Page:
Tag Archives: engagement

The New Civic Engagement

I know I do a lot of criticizing and complaining on this blog. But I would be remiss if I didn’t acknowledge that there are emerging signs of improvement, too.

A lack of civic knowledge and engagement is at the heart of so much that is wrong in America. It often seems that the only people who are engaged are the malcontents and bigots–the people so angry and so threatened by social change I can almost hear them screaming “stop the world, I want to push you off.”

It’s less noticeable (they aren’t organizing armed insurrections, after all) but thoughtful, civic-minded people are also engaging, and in very productive ways. Let me share two uplifting examples.

The first is a book sent to me by a reader from Encinitas, California, titled Potholes, Parks and Politics. Several years ago, Lisa Shaffer moved to Encinitas, which is a mid-sized city near Santa Barbara. She was disturbed by the incivility and “good old boy” ethos of the then city council, and she ran for and won a seat on that body when one became open. She and another Council member, Teresa Arballo Barth, subsequently decided to write a guidebook for citizens who wanted to get something done locally–but didn’t want to have to run for public office to get that something done.

Shaffer and Barth have done a fantastic job. They have anchored their guidebook in the importance of three things: civility, clarity and communication. They explain why and how to properly define the problem–it isn’t always what it seems. They also stress the importance of identifying who actually has the authority to solve a particular problem. (Sometimes, as Indianapolis folks know all too well, local government lacks that authority.)They lay out the process for contacting those authorities, making one’s case, and achieving a result, and they do it with easy to understand examples and definitions. They provide a “toolbox,” explain how local government works, define arcane terminology, provide lists of resources–and do it all in less than 100 pages, in an incredibly readable book.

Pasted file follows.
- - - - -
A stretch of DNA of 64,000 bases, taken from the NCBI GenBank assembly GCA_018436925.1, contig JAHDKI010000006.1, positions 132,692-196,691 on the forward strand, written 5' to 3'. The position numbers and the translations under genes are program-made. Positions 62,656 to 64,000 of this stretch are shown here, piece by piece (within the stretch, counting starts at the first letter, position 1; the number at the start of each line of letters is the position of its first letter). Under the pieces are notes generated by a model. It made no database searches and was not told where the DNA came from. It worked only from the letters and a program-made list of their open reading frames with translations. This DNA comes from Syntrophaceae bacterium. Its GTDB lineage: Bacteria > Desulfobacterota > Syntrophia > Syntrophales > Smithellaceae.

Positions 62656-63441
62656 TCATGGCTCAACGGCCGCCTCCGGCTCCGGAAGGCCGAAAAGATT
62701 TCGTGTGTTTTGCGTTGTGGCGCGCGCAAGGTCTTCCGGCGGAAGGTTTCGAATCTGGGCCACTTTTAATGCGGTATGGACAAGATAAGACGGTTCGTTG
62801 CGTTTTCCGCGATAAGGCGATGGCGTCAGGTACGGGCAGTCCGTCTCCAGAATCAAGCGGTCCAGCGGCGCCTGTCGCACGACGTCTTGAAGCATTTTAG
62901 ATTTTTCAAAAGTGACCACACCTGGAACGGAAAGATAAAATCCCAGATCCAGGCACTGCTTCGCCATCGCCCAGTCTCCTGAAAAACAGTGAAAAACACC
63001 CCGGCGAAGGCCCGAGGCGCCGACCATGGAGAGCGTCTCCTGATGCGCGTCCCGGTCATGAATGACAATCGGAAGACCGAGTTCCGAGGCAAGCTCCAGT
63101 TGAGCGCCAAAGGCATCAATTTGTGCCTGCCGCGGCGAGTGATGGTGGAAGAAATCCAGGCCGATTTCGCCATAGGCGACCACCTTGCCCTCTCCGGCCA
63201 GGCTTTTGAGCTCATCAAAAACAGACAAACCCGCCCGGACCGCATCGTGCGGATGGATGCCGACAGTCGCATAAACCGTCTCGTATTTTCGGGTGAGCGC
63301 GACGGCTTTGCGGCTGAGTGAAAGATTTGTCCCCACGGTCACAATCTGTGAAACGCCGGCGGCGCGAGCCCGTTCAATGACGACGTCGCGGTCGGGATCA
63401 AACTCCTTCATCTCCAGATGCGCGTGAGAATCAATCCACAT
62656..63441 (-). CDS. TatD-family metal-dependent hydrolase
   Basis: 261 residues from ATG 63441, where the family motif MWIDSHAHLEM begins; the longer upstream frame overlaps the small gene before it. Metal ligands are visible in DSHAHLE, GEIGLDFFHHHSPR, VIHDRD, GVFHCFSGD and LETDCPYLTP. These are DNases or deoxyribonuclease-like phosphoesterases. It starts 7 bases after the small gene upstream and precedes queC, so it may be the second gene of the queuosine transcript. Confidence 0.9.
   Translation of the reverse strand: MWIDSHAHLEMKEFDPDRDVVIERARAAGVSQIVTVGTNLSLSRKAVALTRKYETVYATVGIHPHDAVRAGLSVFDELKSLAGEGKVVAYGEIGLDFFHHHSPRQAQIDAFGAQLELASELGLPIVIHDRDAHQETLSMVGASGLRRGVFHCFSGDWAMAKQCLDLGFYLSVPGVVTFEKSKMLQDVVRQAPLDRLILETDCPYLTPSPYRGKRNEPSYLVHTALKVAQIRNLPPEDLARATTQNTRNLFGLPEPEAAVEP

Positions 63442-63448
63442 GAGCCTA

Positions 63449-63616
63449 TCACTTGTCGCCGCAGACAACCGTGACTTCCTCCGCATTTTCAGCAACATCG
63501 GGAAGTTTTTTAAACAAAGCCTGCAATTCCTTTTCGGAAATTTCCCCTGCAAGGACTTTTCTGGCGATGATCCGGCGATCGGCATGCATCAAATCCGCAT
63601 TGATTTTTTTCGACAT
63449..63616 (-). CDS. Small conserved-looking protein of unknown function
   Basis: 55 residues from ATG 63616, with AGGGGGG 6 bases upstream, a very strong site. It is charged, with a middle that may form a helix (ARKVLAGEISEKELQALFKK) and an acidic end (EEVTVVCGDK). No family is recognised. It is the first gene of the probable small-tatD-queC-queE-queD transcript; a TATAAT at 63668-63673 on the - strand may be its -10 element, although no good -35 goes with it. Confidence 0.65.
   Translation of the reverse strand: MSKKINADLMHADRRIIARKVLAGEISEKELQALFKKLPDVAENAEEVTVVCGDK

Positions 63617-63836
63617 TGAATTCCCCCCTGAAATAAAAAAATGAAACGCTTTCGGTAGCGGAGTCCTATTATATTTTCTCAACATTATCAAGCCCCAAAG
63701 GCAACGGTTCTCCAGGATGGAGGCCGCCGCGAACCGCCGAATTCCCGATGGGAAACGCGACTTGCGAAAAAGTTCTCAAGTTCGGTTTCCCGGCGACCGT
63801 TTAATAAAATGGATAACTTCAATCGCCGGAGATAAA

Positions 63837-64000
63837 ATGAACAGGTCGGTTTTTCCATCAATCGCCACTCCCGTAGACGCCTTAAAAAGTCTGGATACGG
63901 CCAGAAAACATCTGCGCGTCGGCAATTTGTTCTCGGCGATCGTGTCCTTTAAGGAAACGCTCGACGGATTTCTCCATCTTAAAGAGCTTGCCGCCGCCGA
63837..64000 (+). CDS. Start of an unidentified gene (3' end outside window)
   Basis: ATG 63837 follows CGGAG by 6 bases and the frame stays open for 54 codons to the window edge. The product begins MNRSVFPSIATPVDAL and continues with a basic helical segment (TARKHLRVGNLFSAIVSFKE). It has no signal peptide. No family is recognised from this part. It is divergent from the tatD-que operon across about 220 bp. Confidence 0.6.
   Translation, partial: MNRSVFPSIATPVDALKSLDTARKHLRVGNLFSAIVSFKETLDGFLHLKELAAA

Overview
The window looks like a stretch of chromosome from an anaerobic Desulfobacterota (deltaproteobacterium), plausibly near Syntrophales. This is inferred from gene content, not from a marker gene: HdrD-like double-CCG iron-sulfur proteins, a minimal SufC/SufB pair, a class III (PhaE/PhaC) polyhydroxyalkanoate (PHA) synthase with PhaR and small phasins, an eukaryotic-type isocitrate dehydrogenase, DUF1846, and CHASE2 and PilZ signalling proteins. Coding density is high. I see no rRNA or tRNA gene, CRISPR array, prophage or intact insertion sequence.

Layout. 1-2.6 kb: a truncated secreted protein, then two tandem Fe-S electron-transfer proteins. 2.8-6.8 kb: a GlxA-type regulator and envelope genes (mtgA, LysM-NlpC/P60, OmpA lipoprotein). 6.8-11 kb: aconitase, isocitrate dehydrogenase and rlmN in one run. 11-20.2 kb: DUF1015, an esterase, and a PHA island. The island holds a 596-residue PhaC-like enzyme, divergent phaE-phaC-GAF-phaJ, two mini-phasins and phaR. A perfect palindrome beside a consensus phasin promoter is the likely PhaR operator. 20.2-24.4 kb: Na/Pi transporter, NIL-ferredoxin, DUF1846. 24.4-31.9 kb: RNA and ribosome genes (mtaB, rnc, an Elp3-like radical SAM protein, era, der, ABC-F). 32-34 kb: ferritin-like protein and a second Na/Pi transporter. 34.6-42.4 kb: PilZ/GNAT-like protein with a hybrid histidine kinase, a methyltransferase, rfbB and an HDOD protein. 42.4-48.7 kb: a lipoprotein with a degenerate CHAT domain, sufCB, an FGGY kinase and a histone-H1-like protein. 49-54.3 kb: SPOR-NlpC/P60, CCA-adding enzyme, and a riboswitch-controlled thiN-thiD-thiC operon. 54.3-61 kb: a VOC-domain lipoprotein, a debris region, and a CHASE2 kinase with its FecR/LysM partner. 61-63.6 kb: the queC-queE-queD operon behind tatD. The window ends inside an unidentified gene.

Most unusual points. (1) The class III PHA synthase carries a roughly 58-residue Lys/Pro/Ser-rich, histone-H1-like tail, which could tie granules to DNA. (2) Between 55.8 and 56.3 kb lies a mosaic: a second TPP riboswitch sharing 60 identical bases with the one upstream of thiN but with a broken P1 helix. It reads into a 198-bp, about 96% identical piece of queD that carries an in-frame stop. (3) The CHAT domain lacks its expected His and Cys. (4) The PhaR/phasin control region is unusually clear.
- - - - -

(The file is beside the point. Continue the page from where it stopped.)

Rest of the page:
It can be ordered through Lisa’s webpage, and I enthusiastically endorse it.

The second example is closer to home, and it warms the hearts of all Hoosiers who looked longingly at what Stacey Abrams and her collaborators achieved in Georgia. It is called–appropriately–HOPE. You can access its website here.

HOPE stands for “Hoosiers Organized People Energized.”

The numbers tell the story: Indiana has two million unregistered Hoosiers. That number includes 316,000 Black, Latino, Asian-American and Indigenous citizens. It doesn’t include the 270,000 young people who will be eligible to vote for the first time in 2022.

HOPE is a 501c3 organization formed to find and register them–to expand Indiana’s electorate and increase the state’s embarrassingly low  turnout. HOPE has a partnership with vote.org, giving it expanded capabilities to verify and register Hoosiers. The organization will also work to streamline the registration process and create effective ways to ensure that previously ignored Hoosiers have a voice. The organizers have done their homework–they’ve consulted with people in several states–not just Georgia– that have effectively expanded their electorates, and they are ready to apply those measures in Indiana.